Congregational Register No: 482
First Profession: 06.05.1961
Died: 04.11.2008 Aged: 85 years
Bridget Hogan came from a large Tipperary farming family and was one of eight girls and five boys. She was educated at the Ursuline Convent in Thurles, where she matriculated and took her leaving certificate.
She then went to technical school where she completed a secretarial course. Breda worked for the Tipperary County Council where she developed a lively interest in politics. She loved her home county and came from a strong nationalist tradition. She had a full and happy social life and was a frequent visitor to race courses.
As a young woman, Breda was engaged to be married, but both she and her fiancé felt a call to religious life. They visited Lourdes to help them discern their future and decided to break the engagement and follow their call. Breda’s fiancé, Jim, went to the seminary and was eventually ordained as a priest. The stone from Breda’s engagement ring was inserted into his ordination chalice. Breda was to wait for some time before following her own dream, as the parish priest advised her to first take care of her aging parents, which she dutifully did until their deaths. Breda finally entered MMM in 1958.
Sr. Breda was professed in 1961 and for the next twenty-two years, with the exception of a three-year spell as secretary at the Apostolic delegation in London, was to spend her time in Ireland in various secretarial and administrative positions in Drogheda, Clonmel and Rosemount. Finally in 1983 she had her first overseas assignment to Kenya. She was also to spend time in the USA and Uganda. Everywhere she went she did her job efficiently and well, took an interest in the local culture, enjoyed new and varied experiences, and got to know as many people as possible. She had a very lively mind and a wide range of interests.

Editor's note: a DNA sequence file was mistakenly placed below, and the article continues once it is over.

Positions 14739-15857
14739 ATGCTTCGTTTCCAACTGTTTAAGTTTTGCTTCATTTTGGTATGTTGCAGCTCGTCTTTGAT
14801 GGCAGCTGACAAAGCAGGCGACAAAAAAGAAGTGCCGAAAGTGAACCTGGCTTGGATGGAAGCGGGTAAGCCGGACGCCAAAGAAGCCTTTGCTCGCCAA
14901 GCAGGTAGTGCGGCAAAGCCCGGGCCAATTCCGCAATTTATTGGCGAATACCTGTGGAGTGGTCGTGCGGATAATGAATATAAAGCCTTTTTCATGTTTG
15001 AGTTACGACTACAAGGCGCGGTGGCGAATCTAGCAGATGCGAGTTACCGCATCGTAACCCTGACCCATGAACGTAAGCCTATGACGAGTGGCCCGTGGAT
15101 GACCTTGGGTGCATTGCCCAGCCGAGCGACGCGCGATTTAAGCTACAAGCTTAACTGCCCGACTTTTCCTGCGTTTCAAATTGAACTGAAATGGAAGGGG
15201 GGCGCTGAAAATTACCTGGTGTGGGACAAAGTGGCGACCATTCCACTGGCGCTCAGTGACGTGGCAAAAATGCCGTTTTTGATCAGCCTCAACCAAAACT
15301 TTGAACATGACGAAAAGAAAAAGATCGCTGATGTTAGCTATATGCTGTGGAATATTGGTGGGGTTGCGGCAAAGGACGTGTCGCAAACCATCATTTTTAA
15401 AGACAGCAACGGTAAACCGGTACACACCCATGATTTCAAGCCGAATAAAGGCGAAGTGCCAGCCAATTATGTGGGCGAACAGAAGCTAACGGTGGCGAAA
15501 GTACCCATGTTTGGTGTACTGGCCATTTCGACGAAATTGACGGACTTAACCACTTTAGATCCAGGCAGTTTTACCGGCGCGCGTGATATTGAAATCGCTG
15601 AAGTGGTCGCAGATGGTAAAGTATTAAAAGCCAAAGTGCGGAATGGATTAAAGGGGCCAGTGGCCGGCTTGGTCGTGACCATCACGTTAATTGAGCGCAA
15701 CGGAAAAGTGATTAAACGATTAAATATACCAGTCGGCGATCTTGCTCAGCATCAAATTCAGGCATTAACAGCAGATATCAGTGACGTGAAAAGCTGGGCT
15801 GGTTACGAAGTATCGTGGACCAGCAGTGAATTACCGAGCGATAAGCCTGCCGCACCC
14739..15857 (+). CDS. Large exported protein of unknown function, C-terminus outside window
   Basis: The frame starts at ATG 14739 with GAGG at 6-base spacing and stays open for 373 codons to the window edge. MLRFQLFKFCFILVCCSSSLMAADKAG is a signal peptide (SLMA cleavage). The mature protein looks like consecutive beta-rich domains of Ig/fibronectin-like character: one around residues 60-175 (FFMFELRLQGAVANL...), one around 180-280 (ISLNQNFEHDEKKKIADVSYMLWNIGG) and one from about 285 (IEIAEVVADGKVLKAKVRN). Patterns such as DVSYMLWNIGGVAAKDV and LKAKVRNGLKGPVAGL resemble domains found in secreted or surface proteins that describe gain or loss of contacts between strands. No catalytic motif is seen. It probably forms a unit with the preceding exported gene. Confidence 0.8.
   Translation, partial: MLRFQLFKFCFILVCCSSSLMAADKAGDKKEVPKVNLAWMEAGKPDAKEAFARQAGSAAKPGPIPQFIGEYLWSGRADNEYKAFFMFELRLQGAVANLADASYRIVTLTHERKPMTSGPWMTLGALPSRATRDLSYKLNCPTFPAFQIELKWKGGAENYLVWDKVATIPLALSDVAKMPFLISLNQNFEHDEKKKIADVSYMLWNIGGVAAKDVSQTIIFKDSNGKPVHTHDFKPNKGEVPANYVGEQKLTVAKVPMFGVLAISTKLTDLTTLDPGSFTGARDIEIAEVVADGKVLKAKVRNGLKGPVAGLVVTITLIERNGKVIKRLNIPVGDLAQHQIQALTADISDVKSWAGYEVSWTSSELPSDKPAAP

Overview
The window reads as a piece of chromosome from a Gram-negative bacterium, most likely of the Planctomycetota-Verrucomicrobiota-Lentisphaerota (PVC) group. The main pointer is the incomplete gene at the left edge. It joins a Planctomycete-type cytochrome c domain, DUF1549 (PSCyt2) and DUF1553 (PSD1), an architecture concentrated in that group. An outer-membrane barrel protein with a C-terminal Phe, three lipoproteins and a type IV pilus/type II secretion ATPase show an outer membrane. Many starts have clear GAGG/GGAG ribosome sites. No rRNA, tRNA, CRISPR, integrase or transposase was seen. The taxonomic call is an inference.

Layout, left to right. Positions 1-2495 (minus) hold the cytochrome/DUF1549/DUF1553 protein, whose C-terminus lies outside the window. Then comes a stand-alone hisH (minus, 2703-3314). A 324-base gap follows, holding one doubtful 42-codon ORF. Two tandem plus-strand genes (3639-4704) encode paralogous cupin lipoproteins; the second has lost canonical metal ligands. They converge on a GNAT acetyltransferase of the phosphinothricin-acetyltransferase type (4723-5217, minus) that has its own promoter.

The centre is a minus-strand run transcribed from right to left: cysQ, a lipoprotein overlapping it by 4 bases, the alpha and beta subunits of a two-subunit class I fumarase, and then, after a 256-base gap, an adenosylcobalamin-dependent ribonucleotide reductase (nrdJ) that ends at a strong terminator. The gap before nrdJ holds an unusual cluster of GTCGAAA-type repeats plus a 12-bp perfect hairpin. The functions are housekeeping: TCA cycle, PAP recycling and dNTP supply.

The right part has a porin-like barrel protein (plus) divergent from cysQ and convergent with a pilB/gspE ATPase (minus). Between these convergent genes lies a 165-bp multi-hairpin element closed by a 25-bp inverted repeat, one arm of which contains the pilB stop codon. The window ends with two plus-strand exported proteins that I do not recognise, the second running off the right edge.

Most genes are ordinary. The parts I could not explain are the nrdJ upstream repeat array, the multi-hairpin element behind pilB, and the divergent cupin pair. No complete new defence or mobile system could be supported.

Breda returned to Ireland in 1994, first to Kilmacow and then to Waterford. While at Waterford she became seriously ill and returned to Drogheda, where she had ‘nine glorious years’ after her health improved. She did all the things she wanted to, reading avidly, going to plays and films, visiting the various monasteries of the Benedictines and Cistercians at every opportunity and becoming MMM’s unofficial representative at the funerals of the rich and famous! Breda loved a good argument and kept herself up-to-date with current affairs. She was a good community person, with a heart of gold hidden under a sometimes gruff exterior, showing the gentle side of her nature by unobtrusively helping the more fragile Sisters, doing their washing, bringing their meals, etc.
Sr. Breda spent the last six months of her life in Áras Mhuire, gradually becoming more helpless but patiently bearing all without complaint. She took great comfort from the visits of her many family and friends from Tipperary and from around the globe, enjoying their company even though she often did not have the strength to talk to them. Breda died suddenly and peacefully on 4 November. She gave a small gasp, looked radiant and was gone.